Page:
[cross-posted from my blog. Click here to read the original.]
In this episode, we’ll focus on the team makeup going into the development of the currently-stalled Archimedean Assault. For a general overview of the project, go read Part 1 in this series.
I mentioned we had about a half a dozen people that thought this was a great idea for some reason. For a hobbyist, “Hey, who else wants to go get stuff done this weekend?” project, we ended up with an all-star cast of game development awesome.
The Game Designer
nguyenn1 leveraged some awesome connections from a local Soul Calibur Game Night and roped in an honest-to-goodness, gainfully employed game designer from a local game studio.
This was awesome, and we were quickly shaping up to be a legit operation (!!!).
Having a designer on-board for the first time, one thing we quickly learned was that an hour of game designer time could quickly translate to hundreds of hours of development time.
Even though we settled on a general design early on in the project, gameplay evolved as soon as people got their hands on something playable. Evolving design meant more requirements during development, which equated to more time producing art/audio assets and development.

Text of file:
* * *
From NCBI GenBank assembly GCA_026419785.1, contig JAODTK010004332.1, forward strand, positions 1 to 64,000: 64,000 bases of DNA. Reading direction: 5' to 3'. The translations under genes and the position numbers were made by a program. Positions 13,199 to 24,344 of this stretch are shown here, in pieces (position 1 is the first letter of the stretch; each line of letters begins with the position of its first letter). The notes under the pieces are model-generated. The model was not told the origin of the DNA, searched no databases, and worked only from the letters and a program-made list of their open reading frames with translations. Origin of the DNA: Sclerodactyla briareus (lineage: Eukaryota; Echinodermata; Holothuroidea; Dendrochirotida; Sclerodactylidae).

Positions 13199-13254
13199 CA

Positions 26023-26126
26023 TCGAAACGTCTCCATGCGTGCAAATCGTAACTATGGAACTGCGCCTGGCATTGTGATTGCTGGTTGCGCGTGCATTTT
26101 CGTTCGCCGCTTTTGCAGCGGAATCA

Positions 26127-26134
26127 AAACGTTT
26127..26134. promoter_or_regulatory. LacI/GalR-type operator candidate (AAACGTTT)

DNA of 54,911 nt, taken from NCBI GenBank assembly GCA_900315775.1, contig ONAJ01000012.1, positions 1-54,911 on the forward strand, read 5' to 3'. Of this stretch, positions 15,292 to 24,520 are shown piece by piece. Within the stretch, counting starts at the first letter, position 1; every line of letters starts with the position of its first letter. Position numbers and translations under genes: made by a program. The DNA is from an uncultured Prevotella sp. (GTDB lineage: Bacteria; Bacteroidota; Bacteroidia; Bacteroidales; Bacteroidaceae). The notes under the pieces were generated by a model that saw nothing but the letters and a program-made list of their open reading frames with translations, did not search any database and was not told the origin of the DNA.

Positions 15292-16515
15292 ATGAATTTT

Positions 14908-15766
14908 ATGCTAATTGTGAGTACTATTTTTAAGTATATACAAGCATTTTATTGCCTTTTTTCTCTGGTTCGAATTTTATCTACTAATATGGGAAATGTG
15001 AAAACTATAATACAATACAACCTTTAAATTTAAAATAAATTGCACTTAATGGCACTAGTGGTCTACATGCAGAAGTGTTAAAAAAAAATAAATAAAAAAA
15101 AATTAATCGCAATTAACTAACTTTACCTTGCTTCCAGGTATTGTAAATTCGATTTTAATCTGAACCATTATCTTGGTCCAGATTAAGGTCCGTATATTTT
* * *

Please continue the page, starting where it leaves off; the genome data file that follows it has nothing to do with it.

On the plus side, having a game designer allowed others to focus on their work. I could fire up a build of the game, enthusiastically shout “This isn’t fun! Who cares, not my job!” and then toss it over the wall like a good and/or bad engineer is prone to do. Being able to lean on the game designer was certainly handy for maintaining focus in the face of a game that wasn’t immediately fun.
Of course, in order to be able to toss it over the wall, we had to expose a bunch of levers to allow the game designer to tweak core gameplay mechanics. Keep in mind that we started with the game jam format, which roughly translates to producing code that only looks like it works by Sunday.
Letting the designer muck with game mechanics is a data-driven concept, and the game jam schedule is on the opposite end of that particular spectrum. That got us in a bind where virtually everything was hard coded and needed to… not be.
Exposing gameplay mechanics for the game designer ended up taking just as long as the original game jam schedule. Whoops.
Lesson learned. All roads lead to data-driven content. Got it.